Al-Maliki vows crackdown on all insurgents

No one is above the law, says Iraqi prime minister

January 18, 2007|By Louise Roug and Borzou Daragahi | Louise Roug and Borzou Daragahi,LOS ANGELES TIMES

BAGHDAD, Iraq -- Iraqi Prime Minister Nouri al-Maliki promised yesterday to crack down on Shiite Muslim militias and Sunni Arab rebels, warning that no one - not even his political ally, Muqtada al-Sadr - will be above the law.

"We will not allow any politicians to interfere with this Baghdad security plan whether they are Sunnis or Shiites, Arabs or Kurds, militias or parties, insurgents or terrorists," al-Maliki said, in a rare and forceful interview.

The prime minister, a Shiite, also warned that once a military crackdown begins, political negotiations will shut down.

"When military operations start in Baghdad, all other tracks will stop," al-Maliki said. "We gave the political side a great chance and we have now to use the authority of the state to impose the law and tackle or confront people who break it."

Al-Maliki's remarks and criticism during a wide-ranging interview contrasted sharply at points with the Bush administration, which has called for continued political and economic negotiation and a longer timeline for a security crackdown.

Al-Maliki said if he is supplied with sufficient training and equipment, his security forces could stabilize Iraq enough to allow withdrawal of U.S. forces to begin in three to six months - a period in which Bush's proposed troop buildup would still be under way. And he said that if U.S. training and supplies had come earlier, lives could have been saved.

"I think that within three to six months our need for the American troops will dramatically go down," al-Maliki said. "That's on the condition that there are real strong efforts to support our military forces."

The joint U.S.-Iraq security plan involves sending 21,500 more American troops to Iraq, and between 8,000 and 10,000 more Iraqi forces to the capital, in an effort to quell the civil war between Sunnis and Shiites that on average kills more than 100 people every day.

U.S. officials have said that military operations should go hand-in-hand with a continued effort at political reconciliation between warring Shiites and Sunnis.

Al-Maliki said that Iraqi security forces this week had detained 400 Shiite militiamen affiliated with al-Sadr, a radical Shiite cleric whose followers constitute part of al-Maliki's political base. He offered no further details.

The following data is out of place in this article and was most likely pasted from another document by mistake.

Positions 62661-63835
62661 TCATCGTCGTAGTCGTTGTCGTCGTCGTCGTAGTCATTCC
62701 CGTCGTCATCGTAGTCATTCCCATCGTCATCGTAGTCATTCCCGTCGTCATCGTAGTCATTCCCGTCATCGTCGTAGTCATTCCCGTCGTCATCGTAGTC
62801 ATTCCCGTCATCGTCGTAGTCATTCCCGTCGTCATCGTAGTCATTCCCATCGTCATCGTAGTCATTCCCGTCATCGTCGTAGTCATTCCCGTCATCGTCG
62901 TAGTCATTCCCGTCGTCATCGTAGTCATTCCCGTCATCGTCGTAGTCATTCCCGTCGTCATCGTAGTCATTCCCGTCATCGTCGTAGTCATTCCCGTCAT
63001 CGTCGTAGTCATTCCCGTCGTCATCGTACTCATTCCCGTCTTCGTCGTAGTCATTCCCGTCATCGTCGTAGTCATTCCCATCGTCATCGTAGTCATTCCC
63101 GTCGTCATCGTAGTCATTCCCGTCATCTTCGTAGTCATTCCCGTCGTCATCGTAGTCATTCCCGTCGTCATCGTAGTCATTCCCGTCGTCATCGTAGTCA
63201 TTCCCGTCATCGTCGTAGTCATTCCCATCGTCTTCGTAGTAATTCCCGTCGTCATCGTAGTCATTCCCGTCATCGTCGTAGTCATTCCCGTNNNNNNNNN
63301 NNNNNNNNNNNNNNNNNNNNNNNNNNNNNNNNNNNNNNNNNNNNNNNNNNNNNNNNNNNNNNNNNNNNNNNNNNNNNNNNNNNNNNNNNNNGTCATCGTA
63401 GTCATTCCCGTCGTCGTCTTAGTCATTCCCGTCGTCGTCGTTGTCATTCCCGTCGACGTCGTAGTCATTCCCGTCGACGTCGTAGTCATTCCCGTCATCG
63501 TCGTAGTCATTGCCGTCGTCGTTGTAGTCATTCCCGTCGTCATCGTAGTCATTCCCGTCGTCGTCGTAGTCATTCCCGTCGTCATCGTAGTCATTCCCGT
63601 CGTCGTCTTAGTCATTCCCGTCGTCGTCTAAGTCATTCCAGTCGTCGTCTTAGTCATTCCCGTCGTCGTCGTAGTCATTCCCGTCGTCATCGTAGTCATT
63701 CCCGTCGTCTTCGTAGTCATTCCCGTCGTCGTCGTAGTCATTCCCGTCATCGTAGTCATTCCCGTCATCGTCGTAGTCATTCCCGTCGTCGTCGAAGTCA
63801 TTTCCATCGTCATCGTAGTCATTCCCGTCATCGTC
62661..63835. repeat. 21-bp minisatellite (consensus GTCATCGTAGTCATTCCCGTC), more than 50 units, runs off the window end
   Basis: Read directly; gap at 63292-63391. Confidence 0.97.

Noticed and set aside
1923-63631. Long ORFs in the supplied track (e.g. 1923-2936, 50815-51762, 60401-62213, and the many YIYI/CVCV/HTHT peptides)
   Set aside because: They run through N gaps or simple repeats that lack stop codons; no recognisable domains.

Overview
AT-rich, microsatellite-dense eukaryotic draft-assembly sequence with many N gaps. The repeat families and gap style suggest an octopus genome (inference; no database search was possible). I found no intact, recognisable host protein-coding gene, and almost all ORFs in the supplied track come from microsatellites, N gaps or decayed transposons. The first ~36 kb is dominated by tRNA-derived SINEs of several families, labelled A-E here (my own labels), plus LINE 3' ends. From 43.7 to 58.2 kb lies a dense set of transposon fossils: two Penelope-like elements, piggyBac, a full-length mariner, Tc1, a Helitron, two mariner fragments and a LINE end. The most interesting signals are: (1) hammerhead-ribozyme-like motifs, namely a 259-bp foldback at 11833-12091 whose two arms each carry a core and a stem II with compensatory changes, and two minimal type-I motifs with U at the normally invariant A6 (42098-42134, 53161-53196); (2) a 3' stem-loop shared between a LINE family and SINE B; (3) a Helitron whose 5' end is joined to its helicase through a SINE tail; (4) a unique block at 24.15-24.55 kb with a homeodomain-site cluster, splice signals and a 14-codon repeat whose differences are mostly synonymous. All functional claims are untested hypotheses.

Also yesterday, a young American woman in Iraq as an employee of a U.S. nonprofit organization to help strengthen the nation's young government was among four people killed in a roadside ambush on her vehicle convoy.

The woman, whose name was being withheld pending notification of family members, worked for the National Democratic Institute, a Washington-based organization that advises political parties around the world.

Les Campbell, the head of NDI's Middle East and North Africa work, said the three other people killed - a Hungarian, a Croat and an Iraqi - were security personnel for the private security firm Unity Resource Group. Two other security guards were injured in the attack, one seriously, Campbell said.

Campbell characterized the attack as an ambush that occurred as the NDI employee was leaving a morning training seminar she had conducted for Iraqi political parties. The ambush in the Yarmuk neighborhood led to an extended gunfight between the attackers and the security personnel, a skirmish that included grenades thrown by the insurgents.

The attack came on a day when car bombs in Baghdad and northern Iraq killed at least 27 people.

In the deadliest blast, a suicide bomber rammed an explosives-packed car into a busy market in the capital's mostly Shiite Muslim enclave of Sadr City, the stronghold of Muqtada al-Sadr's Mahdi Army militia. At least 17 were killed and 45 injured in the blast, including a family of four in a passing car.

A truck bomb targeting a police station in the contested, oil-rich city of Kirkuk killed at least 10 Iraqis and injured 42.

Louise Roug and Borzou Daragahi write for the Los Angeles Times.

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